Tracy and kids 2 325x215Editor’s Note: Last month we told the amazing story of Tracy and how she overcame personal hardships to successful start adopting special needs children. Herein is the second of three installments.

A week later Tracy drove to the hospital to pick up Caleb, her new 15-day old son, who had “multiple congenital anomalies.”  

Caleb was born a cleft lip and without eyes. He had a feeding tube. Tracy stood by his bassinette while the neonatal intensive care unit physician and staff showed her how to take care of him.

At one point the doctor informed the social worker that he didn’t believe the lady in the wheelchair with the trach could care for the baby. “Little did they know I had a feeding tube, too, but mine went directly into my stomach and was concealed under my clothes,” Tracy mused.

The social worker encouraged her to continue her training and “Just go show them you can change the feeding tube.” Tracy went back to Caleb’s crib side and changed the tube without any instruction!

“Caleb” was not the child’s birth name. Tracy had been told his biological parents had not named him, as they intended to give him up for adoption from the beginning, so she was amazed to see a name plate on the bassinette.

It read, “John Michael,” her late father’s and friend’s names combined. To her, the name was another sign that she was meant to take Caleb home.
The third sign came through a label on baby clothes that she had bought in preparation for her first child.  “Whenever I was out and saw baby clothes on sale, I would buy them. I had bought several items that were handmade and had a tag with a picture of a yellow Labrador which closely resembled my service dog. All the outfits were designed by a man who was blind. I said, ‘Ok, God, I got that one loud and clear.’”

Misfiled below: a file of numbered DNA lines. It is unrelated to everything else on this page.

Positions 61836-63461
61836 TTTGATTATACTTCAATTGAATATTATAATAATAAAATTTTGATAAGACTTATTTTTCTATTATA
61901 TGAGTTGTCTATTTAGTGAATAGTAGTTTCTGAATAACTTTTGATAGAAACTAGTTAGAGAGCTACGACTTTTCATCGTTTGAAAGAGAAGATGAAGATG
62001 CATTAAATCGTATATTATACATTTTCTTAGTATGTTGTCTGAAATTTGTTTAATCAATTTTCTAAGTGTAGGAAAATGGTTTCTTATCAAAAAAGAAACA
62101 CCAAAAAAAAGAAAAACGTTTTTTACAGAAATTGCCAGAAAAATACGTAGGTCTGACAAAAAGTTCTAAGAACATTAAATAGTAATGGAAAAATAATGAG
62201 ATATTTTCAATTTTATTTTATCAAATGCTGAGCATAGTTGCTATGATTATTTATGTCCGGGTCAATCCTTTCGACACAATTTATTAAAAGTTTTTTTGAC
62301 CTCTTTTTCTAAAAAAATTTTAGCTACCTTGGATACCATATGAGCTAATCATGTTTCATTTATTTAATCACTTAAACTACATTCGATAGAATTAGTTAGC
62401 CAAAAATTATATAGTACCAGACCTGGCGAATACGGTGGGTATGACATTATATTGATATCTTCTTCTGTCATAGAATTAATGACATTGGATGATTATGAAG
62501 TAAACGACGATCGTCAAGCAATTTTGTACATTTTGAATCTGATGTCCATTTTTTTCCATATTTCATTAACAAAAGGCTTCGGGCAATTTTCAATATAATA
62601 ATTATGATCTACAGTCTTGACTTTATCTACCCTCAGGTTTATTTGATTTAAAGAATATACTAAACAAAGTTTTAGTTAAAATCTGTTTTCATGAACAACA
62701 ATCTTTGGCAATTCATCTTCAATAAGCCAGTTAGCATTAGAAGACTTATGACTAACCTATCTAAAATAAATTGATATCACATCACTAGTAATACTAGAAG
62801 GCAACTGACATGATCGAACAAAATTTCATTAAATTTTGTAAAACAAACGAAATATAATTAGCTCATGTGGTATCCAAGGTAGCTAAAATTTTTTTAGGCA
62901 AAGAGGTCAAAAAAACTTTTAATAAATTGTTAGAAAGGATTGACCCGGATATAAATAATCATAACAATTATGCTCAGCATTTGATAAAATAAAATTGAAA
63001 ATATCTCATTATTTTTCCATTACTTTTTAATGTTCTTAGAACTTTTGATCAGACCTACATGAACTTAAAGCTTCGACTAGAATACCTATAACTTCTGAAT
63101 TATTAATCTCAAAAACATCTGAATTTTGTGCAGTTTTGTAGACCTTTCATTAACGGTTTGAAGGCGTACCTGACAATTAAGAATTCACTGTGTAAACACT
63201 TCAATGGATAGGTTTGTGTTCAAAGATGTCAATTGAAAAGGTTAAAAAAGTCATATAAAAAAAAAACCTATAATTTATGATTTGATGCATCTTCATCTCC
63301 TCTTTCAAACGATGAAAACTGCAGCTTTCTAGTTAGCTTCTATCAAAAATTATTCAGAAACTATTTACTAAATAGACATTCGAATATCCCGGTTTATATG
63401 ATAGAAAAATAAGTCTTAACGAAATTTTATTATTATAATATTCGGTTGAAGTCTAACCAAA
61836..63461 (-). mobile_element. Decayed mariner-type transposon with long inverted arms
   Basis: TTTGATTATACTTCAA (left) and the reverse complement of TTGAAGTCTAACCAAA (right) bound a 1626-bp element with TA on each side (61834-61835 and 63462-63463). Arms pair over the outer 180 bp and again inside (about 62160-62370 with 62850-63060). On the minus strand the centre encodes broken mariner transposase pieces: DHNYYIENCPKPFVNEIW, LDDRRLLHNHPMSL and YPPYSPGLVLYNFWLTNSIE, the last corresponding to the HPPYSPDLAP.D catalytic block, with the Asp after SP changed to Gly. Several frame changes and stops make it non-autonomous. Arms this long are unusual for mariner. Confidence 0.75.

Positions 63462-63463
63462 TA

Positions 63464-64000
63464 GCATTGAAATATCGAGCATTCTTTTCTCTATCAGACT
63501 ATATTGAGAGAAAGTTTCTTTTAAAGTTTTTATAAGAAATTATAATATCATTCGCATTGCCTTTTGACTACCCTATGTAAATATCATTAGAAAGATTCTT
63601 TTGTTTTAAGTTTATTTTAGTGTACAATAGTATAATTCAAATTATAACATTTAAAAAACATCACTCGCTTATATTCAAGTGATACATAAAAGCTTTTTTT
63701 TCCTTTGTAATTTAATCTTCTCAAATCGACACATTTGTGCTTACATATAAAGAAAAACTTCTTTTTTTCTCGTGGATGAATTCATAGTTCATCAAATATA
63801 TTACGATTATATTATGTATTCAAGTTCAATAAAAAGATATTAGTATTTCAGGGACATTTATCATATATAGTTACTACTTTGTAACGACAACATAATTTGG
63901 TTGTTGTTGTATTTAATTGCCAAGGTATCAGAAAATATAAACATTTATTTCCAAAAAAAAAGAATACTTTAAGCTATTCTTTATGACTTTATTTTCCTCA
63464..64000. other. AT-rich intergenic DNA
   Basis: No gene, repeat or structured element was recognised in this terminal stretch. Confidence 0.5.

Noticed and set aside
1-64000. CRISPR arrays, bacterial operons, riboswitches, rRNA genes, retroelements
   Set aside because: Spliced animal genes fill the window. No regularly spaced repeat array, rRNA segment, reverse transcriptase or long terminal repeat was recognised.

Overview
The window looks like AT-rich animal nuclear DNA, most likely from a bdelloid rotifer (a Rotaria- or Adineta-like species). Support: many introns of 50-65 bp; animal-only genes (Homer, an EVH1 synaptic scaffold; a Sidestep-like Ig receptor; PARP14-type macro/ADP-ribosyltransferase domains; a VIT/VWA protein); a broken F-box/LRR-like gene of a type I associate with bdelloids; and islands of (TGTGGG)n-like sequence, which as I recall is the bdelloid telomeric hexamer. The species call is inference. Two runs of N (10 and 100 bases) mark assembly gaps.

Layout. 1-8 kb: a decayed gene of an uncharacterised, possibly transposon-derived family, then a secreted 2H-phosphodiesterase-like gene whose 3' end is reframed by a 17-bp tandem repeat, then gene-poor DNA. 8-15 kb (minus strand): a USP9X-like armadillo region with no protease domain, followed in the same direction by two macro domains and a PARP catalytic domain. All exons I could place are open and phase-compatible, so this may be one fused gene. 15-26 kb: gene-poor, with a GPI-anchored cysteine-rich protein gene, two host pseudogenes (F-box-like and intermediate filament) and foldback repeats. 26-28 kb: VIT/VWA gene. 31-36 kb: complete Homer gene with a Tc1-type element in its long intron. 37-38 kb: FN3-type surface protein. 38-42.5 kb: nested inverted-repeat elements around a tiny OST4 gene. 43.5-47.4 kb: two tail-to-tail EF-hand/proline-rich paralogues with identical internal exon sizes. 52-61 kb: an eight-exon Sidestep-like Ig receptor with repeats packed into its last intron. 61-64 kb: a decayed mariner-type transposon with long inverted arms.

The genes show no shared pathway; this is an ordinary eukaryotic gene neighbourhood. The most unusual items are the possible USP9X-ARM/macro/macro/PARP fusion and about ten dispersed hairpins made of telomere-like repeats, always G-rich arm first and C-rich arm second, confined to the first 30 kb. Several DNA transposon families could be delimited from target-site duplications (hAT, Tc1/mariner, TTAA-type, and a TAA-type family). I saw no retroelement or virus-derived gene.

Tracy decided to change her new son’s name to Caleb John in memory of her father. To Caleb and each of the seven children who followed, she gave a biblical name and the name of a relative or close friend as the middle name. “And for every child there was a sign from God,” she said.
Tracy became known for taking children that nobody else wanted, and adoption agencies from Massachusetts to Mississippi soon began to seek her out.


The second child Tracy adopted was Hannah Elizabeth, who had multiple issues stemming from a rare chromosomal disorder.  Tracy drove her van to Texas to get her, accompanied by another mom with special needs kids, traveling with Caleb and her friend’s three children.  

Tracy’s inspiring story will continue in next month’s (August 2016) issue.

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